Cloud remains a mystery for Canadian execs: Survey

If you’re encountering difficulties pitching your cloud-based solution to your customers, this latest survey released by Microsoft Canada will probably tell you why.

No less than 90 per cent of Canadian C-suite executives “are not familiar with what cloud computing means,” according to the findings of the survey commissioned by the company. Two-thirds of respondents are “only just beginning to familiarize themselves” with the cloud. Of the 10 per cent that said they are familiar with cloud computing, fewer than half (45 per cent) were able to select the correct definition for the terms from a list of choices presented to them.

The survey was conducted by Northstar Research Partners, a Toronto-based market research and consulting firm. The survey involved 476 C-suite executives in private sector businesses including financial and professional services, retail, oil & gas, constriction and telecommunications companies. The survey is considered accurate to within plus or minus five percentage points 19 times out of 20.

“I think the findings reveal a disconnect between what cloud really is, what it offers, and how it is perceived by Canada’s C-suite decision-makers,” said Janet Kennedy, presidents of Microsoft Canada. “For many of them, especially in smaller business, exactly what the cloud is remains unknown but the bottom line benefits are highly valued – bigger profits, better services, lower costs and a more satisfied customer base.”


Janet Kennedy
Janet Kennedy

Security ranked on the top of list of concerns posed by Canadian executives:

  • As many as 65 per cent of senior executives said they do not feel secure sharing their business data and information with a cloud service provider
  •  Nearly three quarters of respondents (72 per cent) said they would be uncomfortable sharing confidential strategic plans in the cloud
  • As many as 45 per cent felt their company`s information would be unsafe in the cloud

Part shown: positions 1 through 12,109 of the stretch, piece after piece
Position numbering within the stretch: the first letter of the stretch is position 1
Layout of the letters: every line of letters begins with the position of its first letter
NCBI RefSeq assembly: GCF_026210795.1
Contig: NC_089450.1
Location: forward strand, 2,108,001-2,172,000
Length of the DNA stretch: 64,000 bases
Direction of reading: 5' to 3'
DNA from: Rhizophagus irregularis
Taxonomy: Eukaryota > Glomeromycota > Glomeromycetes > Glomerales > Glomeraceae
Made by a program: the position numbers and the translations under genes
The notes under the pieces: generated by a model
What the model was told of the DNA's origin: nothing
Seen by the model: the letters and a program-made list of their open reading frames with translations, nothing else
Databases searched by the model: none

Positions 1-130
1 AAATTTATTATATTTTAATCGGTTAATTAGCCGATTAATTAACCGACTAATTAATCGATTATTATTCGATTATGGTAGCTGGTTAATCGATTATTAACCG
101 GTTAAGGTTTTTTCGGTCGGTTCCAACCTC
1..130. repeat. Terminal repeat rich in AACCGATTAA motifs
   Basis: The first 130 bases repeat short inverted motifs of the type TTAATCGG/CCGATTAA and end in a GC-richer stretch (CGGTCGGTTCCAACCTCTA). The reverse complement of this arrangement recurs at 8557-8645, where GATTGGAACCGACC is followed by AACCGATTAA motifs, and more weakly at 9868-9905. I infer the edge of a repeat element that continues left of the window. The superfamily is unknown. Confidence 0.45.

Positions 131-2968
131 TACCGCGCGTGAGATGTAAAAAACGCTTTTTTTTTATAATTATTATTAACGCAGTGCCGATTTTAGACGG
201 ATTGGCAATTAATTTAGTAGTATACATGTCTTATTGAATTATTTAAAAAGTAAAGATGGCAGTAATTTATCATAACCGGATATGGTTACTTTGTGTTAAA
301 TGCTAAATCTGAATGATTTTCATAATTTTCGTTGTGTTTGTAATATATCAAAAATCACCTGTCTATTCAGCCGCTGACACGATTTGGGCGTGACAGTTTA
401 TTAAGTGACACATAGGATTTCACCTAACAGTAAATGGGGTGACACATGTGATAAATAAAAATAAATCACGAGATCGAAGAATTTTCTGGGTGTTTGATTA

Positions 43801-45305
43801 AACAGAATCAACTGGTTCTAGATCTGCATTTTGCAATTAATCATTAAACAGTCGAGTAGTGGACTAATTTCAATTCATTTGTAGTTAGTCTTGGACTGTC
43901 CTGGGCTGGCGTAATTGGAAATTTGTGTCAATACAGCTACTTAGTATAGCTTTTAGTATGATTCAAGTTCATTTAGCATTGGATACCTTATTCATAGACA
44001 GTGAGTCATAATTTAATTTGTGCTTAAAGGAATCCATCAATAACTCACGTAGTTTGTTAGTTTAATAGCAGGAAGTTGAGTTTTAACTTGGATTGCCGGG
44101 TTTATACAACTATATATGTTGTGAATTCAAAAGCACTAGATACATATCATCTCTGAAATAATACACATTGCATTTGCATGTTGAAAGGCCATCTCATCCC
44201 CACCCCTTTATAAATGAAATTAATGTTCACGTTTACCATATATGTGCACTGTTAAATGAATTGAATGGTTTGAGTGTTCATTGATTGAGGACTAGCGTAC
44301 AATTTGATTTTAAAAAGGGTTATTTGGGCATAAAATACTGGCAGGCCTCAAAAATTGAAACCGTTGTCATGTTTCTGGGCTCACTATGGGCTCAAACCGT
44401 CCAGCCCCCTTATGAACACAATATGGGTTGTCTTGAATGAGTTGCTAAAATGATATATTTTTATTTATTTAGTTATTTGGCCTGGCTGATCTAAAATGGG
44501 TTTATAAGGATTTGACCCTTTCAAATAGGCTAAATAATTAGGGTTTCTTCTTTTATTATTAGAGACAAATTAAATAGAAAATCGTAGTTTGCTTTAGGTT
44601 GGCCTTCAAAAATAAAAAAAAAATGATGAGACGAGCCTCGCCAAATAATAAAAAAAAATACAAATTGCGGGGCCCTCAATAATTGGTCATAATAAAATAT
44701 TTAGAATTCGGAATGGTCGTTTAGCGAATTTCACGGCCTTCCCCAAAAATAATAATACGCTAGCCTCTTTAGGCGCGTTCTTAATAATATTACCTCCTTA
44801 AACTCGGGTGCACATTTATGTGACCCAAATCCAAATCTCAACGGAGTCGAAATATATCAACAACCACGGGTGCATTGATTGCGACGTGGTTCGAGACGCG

She said this lack of awareness of cloud benefits coupled with “persistent concerns” about data security is “holding Canadian businesses back.”

The survey also brought to light a significant difference between how small businesses and large companies view cloud-based solutions.

  • Overall, 43 per cent of Canadian executives think cloud computing is only for large organizations
  •   Forty five per cent of small business executives ascribe to this belief
  •  As many as 61 per cent of small business executives said they are not involved in or are even discussing any move to cloud computing. By contrast, 74 per cent of medium and large enterprise executives said their organizations are discussing cloud options
  • Four in 10 of 36 per cent of executives in small companies said they do not know what cloud services are used for
  •  One third of executives in small businesses admit to “not having a clue” what cloud computing really is

This seems to be a big departure from the optimism about cloud computing that surfaced last year when CDN’s parent company IT World Canada, conducted a survey of small and medium sized businesses (SMBs). Out of the 350 It decision makers polled, 54 per cent said one of their priorities for 2014 would be to embark on a cloud computing project.